Sultan S, Li L, Moss J, Petrelli F, Cassé F, Gebara E, et al. Synaptic integration of adult-born hippocampal neurons is locally controlled by astrocytes. Neuron. 2015;88:957–72.
Magistretti PJ, Allaman I. A cellular perspective on brain energy metabolism and functional imaging. Neuron. 2015;86:883–901.
Suzuki A, Stern SA, Bozdagi O, Huntley GW, Walker RH, Magistretti PJ, et al. Astrocyte-neuron lactate transport is required for long-term memory formation. Cell 2011;144:810–23.
Murphy-Royal C, Johnston AD, Boyce AKJ, Diaz-Castro B, Institoris A, Peringod G, et al. Stress gates an astrocytic energy reservoir to impair synaptic plasticity. Nat Commun. 2020;11:2014.
Boury-Jamot B, Carrard A, Martin JL, Halfon O, Magistretti PJ, Boutrel B. Disrupting astrocyte–neuron lactate transfer persistently reduces conditioned responses to cocaine. Mol Psychiatry. 2015. 27 October 2015. https://doi.org/10.1038/mp.2015.157.
Zhang Y, Xue Y, Meng S, Luo Y, Liang J, Li J, et al. Inhibition of lactate transport erases drug memory and prevents drug relapse. Biol Psychiatry. 2016;79:928–39.
Allaman I, Fiumelli H, Magistretti PJ, Martin J-L. Fluoxetine regulates the expression of neurotrophic/growth factors and glucose metabolism in astrocytes. Psychopharmacology. 2011;216:75–84.
Yang J, Ruchti E, Petit J-M, Jourdain P, Grenningloh G, Allaman I, et al. Lactate promotes plasticity gene expression by potentiating NMDA signaling in neurons. Proc Natl Acad Sci USA. 2014;111:12228–33.
Margineanu MB, Mahmood H, Fiumelli H, Magistretti PJ. L-lactate regulates the expression of synaptic plasticity and neuroprotection genes in cortical neurons: a transcriptome analysis. Front Mol Neurosci. 2018;11:375.
Carrard A, Elsayed M, Margineanu M, Boury-Jamot B, Fragnière L, Meylan EM, et al. Peripheral administration of lactate produces antidepressant-like effects. Mol Psychiatry. 2018;23:392–9.
Karnib N, El-Ghandour R, El Hayek L, Nasrallah P, Khalifeh M, Barmo N, et al. Lactate is an antidepressant that mediates resilience to stress by modulating the hippocampal levels and activity of histone deacetylases. Neuropsychopharmacol Publ Am Coll Neuropsychopharmacol. 2019;44:1152–62.
Breunig JJ, Silbereis J, Vaccarino FM, Šestan N, Rakic P. Notch regulates cell fate and dendrite morphology of newborn neurons in the postnatal dentate gyrus. Proc Natl Acad Sci USA. 2007;104:20558–63.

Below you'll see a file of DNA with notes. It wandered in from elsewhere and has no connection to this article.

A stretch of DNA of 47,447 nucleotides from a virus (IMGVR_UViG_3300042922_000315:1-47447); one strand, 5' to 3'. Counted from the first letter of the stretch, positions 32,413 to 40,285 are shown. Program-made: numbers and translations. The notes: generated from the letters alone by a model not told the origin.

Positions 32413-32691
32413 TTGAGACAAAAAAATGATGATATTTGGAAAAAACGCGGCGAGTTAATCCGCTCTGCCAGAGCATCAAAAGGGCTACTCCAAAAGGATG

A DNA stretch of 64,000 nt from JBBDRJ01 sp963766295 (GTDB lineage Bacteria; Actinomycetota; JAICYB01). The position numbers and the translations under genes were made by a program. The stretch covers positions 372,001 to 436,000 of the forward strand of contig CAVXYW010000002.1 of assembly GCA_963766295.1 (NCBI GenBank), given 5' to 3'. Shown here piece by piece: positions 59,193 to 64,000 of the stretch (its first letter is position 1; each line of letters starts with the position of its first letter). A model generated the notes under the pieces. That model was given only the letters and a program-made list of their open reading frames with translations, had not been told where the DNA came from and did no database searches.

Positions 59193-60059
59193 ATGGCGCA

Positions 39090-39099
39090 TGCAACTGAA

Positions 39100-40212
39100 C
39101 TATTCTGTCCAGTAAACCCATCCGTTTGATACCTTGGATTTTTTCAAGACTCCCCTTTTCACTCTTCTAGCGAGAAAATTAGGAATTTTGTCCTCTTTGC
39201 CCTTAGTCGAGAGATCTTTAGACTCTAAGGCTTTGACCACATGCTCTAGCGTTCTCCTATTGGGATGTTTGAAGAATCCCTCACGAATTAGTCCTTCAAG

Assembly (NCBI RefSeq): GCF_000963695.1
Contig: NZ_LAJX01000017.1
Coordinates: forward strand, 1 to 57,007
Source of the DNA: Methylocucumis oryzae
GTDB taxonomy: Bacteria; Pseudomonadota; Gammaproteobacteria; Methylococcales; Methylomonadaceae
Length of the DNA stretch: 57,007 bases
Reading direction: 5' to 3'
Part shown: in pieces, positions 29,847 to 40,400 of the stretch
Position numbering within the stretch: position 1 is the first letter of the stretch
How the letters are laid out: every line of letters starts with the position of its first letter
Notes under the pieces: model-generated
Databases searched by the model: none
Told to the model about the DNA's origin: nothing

Egeland M, Warner-Schmidt J, Greengard P, Svenningsson P. Neurogenic effects of fluoxetine are attenuated in p11 (S100A10) knockout mice. Biol Psychiatry. 2010;67:1048–56.
Anacker C, Hen R. Adult hippocampal neurogenesis and cognitive flexibility—linking memory and mood. Nat Rev Neurosci. 2017;18:335–46.
Surget A, Saxe M, Leman S, Ibarguen-Vargas Y, Chalon S, Griebel G, et al. Drug-dependent requirement of hippocampal neurogenesis in a model of depression and of antidepressant reversal. Biol Psychiatry. 2008;64:293–301.
Malberg JE, Eisch AJ, Nestler EJ, Duman RS. Chronic antidepressant treatment increases neurogenesis in adult rat hippocampus. J Neurosci. 2000;20:9104–10.
Santarelli L, Saxe M, Gross C, Surget A, Battaglia F, Dulawa S, et al. Requirement of hippocampal neurogenesis for the behavioral effects of antidepressants. Science. 2003;301:805–9.
David DJ, Samuels BA, Rainer Q, Wang J-W, Marsteller D, Mendez I, et al. Neurogenesis-dependent and -independent effects of fluoxetine in an animal model of anxiety/depression. Neuron. 2009;62:479–93.
Garthe A, Behr J, Kempermann G. Adult-generated hippocampal neurons allow the flexible use of spatially precise learning strategies. PLoS ONE. 2009;4:e5464.
Song H, Stevens CF, Gage FH. Neural stem cells from adult hippocampus develop essential properties of functional CNS neurons. Nat Neurosci. 2002;5:438–45.
Gourley SL, Kiraly DD, Howell JL, Olausson P, Taylor JR. Acute hippocampal BDNF restores motivational and forced swim performance after corticosterone. Biol Psychiatry. 2008;64:884–90.
Sterner EY, Kalynchuk LE. Behavioral and neurobiological consequences of prolonged glucocorticoid exposure in rats: Relevance to depression. Prog Neuropsychopharmacol Biol Psychiatry. 2010;34:777–90.
Gould E, Tanapat P. Stress and hippocampal neurogenesis. Biol Psychiatry. 1999;46:1472–9.
Mirescu C, Gould E. Stress and adult neurogenesis. Hippocampus 2006;16:233–8.
Halestrap AP, Wilson MC. The monocarboxylate transporter family—role and regulation. IUBMB Life. 2012;64:109–19.
Du J, Wang Y, Hunter R, Wei Y, Blumenthal R, Falke C, et al. Dynamic regulation of mitochondrial function by glucocorticoids. Proc Natl Acad Sci USA. 2009;106:3543–8.
Zafir A, Banu N. Modulation of in vivo oxidative status by exogenous corticosterone and restraint stress in rats. Stress Amst Neth. 2009;12:167–77.
Sato H, Takahashi T, Sumitani K, Takatsu H, Urano S. Glucocorticoid generates ROS to induce oxidative injury in the hippocampus, leading to impairment of cognitive function of rats. J Clin Biochem Nutr. 2010;47:224–32.
Yamanashi T, Iwata M, Kamiya N, Tsunetomi K, Kajitani N, Wada N, et al. Beta-hydroxybutyrate, an endogenic NLRP3 inflammasome inhibitor, attenuates stress-induced behavioral and inflammatory responses. Sci Rep. 2017;7:1–11.
Shaif NA, Chang D-H, Cho D, Kim S, Seo DB, Shim I. The antidepressant-like effect of lactate in an animal model of menopausal depression. Biomedicines. 2018;6:108. https://doi.org/10.3390/biomedicines6040108.